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American and Hispanic students for academic improvement, both personal and

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1 commitment to greater academic and social equity for Hispanic students.” (PUSP at 2 31, V.A.) 3 4 5 Department and explicitly states that the Mexican American Studies Department 6 “will be expanded at the middle and high school levels to more adequately meet the 7 needs of the student population” and the “Mexican American Studies course 8 9 capacity . . . will be maintained and expanded as requested by students each year.” 10 (PUSP at 31, V.B.1., V.B.2.) The PUSP sets forth the Mexican American Studies 11 Department course offerings at the high school, middle school and elementary 12 13 school levels that are integral to achieving the goals of the PUSP. Under the PUSP, 14 the “Expected Outcomes” for the Mexican American Studies Department “will 15 make discernible contributions to TUSD equity efforts, especially with regard to 16 17 Hispanic students.” (PUSP at 33, V.C.) 18 19 20 Mexican American Studies Department cannot be accomplished when Mexican 21 American Studies courses and teaching activities are indefinitely “suspended.” The 22 Mexican American Studies Department is a critical component of the PUSP 23 intended to improve the educational outcomes and promote equity for Hispanic 24 25 students who comprise 61% of the District. TUSD’s “suspension” of Mexican 26 American Studies courses and teaching activities violates the PUSP governing this 27 case. 28
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The PUSP establishes an Action Plan for the Mexican American Studies

The stated goals and expected outcomes of the PUSP with regard to the

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MEXICAN AMERICAN STUDIES COURSES HAVE IMPROVED THE EDUCATIONAL OUTCOMES OF LATINO STUDENTS WHO ARE AMONG THE INTENDED BENEFICIARIES OF THE PUSP AND PLAINTIFFS IN THE UNDERLYING DESEGREGATION LAWSUIT One of the goals of the PUSP is to address the disproportionate achievement

6 rate of Latino students in TUSD. Mexican American Studies Department courses 7 are an essential component of the PUSP effort to achieve that goal – and, they are 8 9 effective. The data reported by the District in its most recent filing with this Court 10 demonstrates the improved educational outcomes for students enrolled in Mexican 11 American Studies courses. 12 In its January 23, 2012 filing with the Court-- Report on the Status of 13 14 Implementation of the PUSP (“TUSD PUSP Report”) (Docket No. 1353)-- TUSD 15 reported that graduation rates of “low income” and “very low income” students were 16 17 “substantially higher” for those taking Mexican American Studies courses than 18 those who did not take the courses.1 (TUSD PUSP Report at 35.) Low income 19 students taking Mexican American Studies courses had a 7.8 percentage point 20 21 higher graduation rate than those who did not take the courses. (TUSD PUSP 22 Report at 35.) Very low income students had a 14.7 percentage point higher 23 graduation rate than those who did not take the courses. (TUSD PUSP Report at 35.) 24 25 TUSD also reported that had low and very low income students who did not take a 26 27 28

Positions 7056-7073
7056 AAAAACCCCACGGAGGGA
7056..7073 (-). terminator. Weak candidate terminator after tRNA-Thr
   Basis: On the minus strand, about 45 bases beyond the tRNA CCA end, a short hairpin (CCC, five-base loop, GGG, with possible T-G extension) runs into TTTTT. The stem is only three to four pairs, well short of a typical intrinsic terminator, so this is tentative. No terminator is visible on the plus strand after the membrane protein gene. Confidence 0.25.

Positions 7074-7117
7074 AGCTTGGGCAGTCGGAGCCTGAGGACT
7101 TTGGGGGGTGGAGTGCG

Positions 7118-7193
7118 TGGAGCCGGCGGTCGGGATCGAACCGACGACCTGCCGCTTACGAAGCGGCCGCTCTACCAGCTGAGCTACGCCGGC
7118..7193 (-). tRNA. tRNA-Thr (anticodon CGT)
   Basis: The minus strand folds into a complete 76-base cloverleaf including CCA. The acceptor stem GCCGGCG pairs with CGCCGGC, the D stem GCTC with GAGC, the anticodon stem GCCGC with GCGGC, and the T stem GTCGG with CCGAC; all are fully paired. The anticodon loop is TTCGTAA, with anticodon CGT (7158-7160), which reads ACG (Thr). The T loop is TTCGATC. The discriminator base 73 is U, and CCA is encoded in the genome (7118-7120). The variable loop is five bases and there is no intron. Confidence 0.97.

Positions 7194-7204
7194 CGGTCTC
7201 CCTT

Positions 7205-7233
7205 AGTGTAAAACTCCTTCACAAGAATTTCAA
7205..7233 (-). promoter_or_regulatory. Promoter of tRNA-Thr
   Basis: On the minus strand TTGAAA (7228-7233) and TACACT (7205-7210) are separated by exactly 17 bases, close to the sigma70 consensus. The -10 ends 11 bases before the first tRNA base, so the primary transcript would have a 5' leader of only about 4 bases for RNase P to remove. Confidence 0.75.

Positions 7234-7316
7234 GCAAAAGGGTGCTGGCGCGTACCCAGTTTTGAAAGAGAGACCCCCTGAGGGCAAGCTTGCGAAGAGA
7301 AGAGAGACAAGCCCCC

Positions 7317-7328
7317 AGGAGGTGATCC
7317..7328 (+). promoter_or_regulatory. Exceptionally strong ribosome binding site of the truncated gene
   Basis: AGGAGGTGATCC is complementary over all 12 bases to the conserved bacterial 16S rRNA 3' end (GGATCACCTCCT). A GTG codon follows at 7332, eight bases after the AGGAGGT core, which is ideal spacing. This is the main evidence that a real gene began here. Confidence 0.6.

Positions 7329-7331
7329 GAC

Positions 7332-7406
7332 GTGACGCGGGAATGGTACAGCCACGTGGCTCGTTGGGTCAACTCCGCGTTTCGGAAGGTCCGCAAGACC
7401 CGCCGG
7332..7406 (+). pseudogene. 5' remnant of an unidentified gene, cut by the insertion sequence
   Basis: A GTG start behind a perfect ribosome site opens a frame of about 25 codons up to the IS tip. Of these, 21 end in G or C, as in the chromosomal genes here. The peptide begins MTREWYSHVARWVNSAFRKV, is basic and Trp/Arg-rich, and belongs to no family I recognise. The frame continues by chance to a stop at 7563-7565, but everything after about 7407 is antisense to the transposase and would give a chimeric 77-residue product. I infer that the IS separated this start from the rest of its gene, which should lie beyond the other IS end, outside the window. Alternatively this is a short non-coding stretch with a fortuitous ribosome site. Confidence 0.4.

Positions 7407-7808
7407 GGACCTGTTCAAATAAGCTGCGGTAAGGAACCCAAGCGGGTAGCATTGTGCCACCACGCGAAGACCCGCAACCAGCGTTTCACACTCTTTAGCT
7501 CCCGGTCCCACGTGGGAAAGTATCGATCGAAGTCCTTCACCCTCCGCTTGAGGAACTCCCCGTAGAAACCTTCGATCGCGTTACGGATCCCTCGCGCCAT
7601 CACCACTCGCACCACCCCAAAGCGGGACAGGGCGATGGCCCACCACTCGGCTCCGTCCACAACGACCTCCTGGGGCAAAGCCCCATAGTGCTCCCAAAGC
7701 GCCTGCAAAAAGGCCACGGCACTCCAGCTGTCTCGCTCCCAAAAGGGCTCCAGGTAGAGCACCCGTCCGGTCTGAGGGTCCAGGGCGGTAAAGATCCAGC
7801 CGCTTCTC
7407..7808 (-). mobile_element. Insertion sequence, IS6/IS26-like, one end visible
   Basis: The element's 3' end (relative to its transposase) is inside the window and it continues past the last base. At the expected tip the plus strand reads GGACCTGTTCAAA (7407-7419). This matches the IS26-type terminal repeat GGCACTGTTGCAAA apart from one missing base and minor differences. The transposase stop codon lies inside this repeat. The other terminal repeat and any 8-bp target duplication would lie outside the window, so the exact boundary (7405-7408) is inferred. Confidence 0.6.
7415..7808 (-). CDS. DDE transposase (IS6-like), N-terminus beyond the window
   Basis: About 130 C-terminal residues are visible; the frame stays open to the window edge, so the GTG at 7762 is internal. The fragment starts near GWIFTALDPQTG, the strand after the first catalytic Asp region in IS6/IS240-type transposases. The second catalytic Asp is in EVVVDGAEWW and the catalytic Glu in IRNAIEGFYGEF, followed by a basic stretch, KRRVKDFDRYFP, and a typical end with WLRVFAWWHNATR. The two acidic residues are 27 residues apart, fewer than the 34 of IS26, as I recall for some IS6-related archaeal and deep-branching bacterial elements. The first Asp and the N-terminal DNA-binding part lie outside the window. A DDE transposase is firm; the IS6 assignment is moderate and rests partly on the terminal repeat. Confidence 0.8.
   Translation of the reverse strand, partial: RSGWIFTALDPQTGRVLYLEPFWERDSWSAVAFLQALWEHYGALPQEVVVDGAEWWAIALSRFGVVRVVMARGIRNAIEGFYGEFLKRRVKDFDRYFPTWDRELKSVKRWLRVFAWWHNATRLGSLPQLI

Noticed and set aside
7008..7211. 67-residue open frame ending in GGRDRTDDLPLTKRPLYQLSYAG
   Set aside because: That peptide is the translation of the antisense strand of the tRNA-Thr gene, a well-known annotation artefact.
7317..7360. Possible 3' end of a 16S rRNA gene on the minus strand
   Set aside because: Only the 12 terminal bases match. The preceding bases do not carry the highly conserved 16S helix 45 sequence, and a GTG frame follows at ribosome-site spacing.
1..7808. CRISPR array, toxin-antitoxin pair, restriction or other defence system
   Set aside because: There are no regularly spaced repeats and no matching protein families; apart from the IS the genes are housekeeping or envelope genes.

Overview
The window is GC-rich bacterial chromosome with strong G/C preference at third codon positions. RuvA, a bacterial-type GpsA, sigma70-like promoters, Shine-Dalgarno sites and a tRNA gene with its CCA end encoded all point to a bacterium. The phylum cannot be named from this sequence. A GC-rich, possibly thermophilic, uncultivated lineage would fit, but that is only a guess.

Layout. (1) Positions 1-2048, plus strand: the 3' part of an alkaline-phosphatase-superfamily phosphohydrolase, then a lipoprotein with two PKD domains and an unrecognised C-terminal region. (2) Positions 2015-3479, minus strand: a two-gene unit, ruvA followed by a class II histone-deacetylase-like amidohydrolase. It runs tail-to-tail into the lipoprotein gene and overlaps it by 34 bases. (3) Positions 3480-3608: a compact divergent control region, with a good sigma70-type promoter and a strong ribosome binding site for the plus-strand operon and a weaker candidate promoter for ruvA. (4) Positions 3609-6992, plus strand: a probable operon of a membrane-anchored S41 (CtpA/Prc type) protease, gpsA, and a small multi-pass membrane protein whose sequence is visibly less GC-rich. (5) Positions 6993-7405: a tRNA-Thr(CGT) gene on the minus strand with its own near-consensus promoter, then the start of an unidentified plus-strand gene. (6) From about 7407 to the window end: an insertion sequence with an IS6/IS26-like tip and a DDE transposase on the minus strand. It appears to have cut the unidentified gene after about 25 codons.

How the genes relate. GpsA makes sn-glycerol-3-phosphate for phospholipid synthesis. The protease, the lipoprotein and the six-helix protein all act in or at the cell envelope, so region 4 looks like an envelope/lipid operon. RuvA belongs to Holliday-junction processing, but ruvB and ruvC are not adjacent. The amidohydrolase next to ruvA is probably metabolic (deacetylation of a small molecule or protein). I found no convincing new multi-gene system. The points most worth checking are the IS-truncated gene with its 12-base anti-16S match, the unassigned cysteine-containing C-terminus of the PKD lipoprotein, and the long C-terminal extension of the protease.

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The students were enrolled in Mexican American Studies courses at Cholla, Catalina, Pueblo, Rincon and Tucson High Schools. (TUSD PUSP Report at 35.)
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1 Mexican American Studies course been able to graduate at the same rates as their 2 Mexican American Studies peers, approximately 104 more students would have 3 4 5 TUSD further reported that during the 2009-10 school year seniors who took graduated from TUSD in May 2010. (TUSD PUSP Report at 36.)

6 Mexican American Studies courses graduated at a 10.9% higher rate than their 7 senior peers who did not take the courses. (TUSD PUSP Report at 36.) From 2005 8 9 to 2010, seniors enrolled in Mexican American Studies courses graduated on 10 average at a rate of 92.8% compared to those not enrolled in the courses who 11 graduated at an 85.8% rate. (TUSD PUSP Report at 36.) 12 Graduates of TUSD who completed courses in the Mexican American Studies 13 14 Department attest to the educational benefits they gained by taking these courses. 15 Gilberto Contreras Morales, a 2010 graduate of Rincon High School, attributes his 16 17 attendance at the University of Arizona to his taking a Mexican American 18 Government class. (Declaration of Gilberto Contreras Morales, ¶¶ 3,8, attached as 19 Exhibit 1.) While he was enrolled in the class he heard from a guest speaker who 20 21 discussed financial aid for college. (Contreras Morales Decl., ¶ 7.) Mr. Contreras

22 Morales had sought guidance from his high school counselors and did not receive 23 enough attention to learn about financial aid and was advised to attend community 24 25 college. (Contreras Morales Decl., ¶ 9.) It wasn’t until he heard from the guest 26 speaker in his Mexican American Studies class that he learned that he could qualify 27 for a full scholarship to attend the University of Arizona. (Contreras Morales Decl., 28